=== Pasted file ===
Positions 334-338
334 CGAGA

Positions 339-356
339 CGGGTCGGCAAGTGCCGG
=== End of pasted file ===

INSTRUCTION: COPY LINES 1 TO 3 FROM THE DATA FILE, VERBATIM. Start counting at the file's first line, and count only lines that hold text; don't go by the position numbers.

Positions 334-338
334 CGAGA

Positions 339-356